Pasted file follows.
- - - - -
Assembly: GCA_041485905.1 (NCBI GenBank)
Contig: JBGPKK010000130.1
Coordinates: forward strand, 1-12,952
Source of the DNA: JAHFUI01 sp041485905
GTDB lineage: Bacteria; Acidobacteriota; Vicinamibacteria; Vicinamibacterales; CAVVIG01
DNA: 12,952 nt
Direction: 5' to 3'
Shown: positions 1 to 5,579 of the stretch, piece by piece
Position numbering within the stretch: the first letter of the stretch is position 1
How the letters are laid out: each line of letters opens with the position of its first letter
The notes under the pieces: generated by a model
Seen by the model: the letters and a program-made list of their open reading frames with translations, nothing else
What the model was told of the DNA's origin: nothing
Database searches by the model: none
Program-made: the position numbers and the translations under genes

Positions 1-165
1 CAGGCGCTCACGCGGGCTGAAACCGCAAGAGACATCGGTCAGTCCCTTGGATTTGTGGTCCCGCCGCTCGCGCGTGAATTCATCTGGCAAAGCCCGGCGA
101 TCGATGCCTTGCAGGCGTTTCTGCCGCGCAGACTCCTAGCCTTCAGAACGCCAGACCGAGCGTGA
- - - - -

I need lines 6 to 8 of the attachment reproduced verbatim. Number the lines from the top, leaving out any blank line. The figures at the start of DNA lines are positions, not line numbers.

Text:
DNA: 12,952 nt
Direction: 5' to 3'
Shown: positions 1 to 5,579 of the stretch, piece by piece